Healthcare workers are facing anxiety from multiple fronts, including stress regarding whether their employer will help them should they contract the coronavirus.
Tait Shanafelt, MD
The coronavirus disease 2019 (COVID-19) outbreak has effective virtually every group of people in every nation across the globe, causing a significant amount of anxiety among healthcare professionals.
In a new essay, a trio of investigators—Tait Shanafelt, MD and Mickey Trockel, MD, PhD, both of Stanford University School of Medicine, and Jonathan Ripp, MD, MPH, of the Icahn School of Medicine at Mount Sinai—explained how addressing the anxiety and fear healthcare personnel are currently facing could help maximize care, despite the unusually high volume of patients requiring critical care.
While the pandemic has abruptly changed daily life for basically everyone, the strain on the healthcare system has led to a significant stress on healthcare workers and even if additional ventilators and intensive care unit (ICU) beds become available, it will not make a big impact if hospitals and healthcare facilities are short-staffed and physicians, nurses, and other healthcare personnel are over-worked.
The authors explained that an adequate workforce requires staffing in a number of areas, including physicians, nurses, advanced practice clinicians, pharmacists, respiratory therapists, and other clinicians. However, it also requires maximizing each professional’s ability to care for a high volume of patients.
The investigators said healthcare professionals face greater risks of exposure, more extreme workloads, more moral dilemmas, and a rapidly evolving practice environment that can differ from their normal work experience.
The needs can be derived simply asking and listening. Through 8 listening sessions with a total of 69 physicians, nurses, advanced practice clinicians, residents and fellows during the first week of the COVID-19 pandemic, the investigators explored 3 key concepts—what healthcare professionals are most concerned about, what messaging and behaviors they needed from their leaders, and what other tangible sources of support would be most helpful to them.
The conversations centered on 8 sources of anxiety, which included access to appropriate personal protective equipment (PPE), being exposed to the virus at work and potentially taking the infection home to their family, not having rapid access to testing if they development symptoms and concomitant fear of propagating infection at work, and the uncertainty that their organization will support and take of their personal and family needs if they develop the infection.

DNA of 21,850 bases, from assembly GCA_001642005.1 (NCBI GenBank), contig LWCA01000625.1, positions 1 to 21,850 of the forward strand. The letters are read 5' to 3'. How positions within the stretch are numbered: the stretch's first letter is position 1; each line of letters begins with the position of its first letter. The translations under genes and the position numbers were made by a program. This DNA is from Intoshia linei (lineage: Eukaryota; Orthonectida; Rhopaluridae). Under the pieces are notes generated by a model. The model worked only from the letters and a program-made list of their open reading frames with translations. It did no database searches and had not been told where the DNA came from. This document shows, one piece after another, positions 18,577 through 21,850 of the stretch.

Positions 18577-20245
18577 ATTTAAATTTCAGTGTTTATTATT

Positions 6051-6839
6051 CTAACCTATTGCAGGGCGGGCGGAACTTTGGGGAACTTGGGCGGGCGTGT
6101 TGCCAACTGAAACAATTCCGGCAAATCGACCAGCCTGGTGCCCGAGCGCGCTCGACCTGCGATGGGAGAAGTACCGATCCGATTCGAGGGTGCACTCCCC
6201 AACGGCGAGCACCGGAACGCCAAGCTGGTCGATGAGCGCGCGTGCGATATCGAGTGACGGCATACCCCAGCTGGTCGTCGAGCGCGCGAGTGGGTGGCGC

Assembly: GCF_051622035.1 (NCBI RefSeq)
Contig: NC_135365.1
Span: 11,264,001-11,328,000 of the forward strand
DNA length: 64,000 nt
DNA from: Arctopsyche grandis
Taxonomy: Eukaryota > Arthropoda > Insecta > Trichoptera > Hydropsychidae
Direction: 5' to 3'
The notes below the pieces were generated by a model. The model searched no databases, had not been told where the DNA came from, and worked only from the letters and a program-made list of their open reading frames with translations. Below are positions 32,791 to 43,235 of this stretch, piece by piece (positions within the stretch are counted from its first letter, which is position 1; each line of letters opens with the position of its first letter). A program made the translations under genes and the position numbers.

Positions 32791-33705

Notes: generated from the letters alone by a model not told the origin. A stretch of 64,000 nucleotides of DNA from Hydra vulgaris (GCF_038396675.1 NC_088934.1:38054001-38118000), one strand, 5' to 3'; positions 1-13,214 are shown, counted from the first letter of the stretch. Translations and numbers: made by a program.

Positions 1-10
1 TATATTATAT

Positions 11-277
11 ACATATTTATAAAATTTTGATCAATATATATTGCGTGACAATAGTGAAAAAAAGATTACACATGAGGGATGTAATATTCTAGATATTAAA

Other sources of anxiety included access to childcare during the increased work hours coupled with school closures, support for other personal and family needs as work hours and demands increase, being able to provide competent medical care if they are deployed to a new section, and a lack of access to up-to-date information and communication.
“Although these sources of anxiety may not affect everyone, they can weaken the confidence of health care professionals in themselves and the health care delivery system precisely when their ability to stay calm and reassure the public is most needed,” the authors wrote. “Recognizing the sources of anxiety allows health care leaders and organizations to develop targeted approaches to address these concerns and provide specific support to their health care workforce.”
Ultimately, the team found healthcare professionals want unambiguous assurances that their organization will support them and their family throughout the duration of the crisis, including by listening to their concerns and doing all things possible to protect and care for them from the virus both medically and socially.
Achieving these goals involve leadership being visible, such as hospital executives, nursing leaders, department chairs, and division chairs. These leaders would need to consider innovative ways to be present and connect with their teams given the necessity to continue social distancing.
“Health care professionals indicate they appreciate leaders visiting hospital units that are caring for patients with COVID-19 regularly to provide reassurance,” the authors wrote. “They do not expect leaders to have all the answers, but need to know that capable people are deployed and working to rapidly address the issues.”
The essay, “Understanding and Addressing Sources of Anxiety Among Health Care Professionals During the COVID-19 Pandemic,” was published online in JAMA.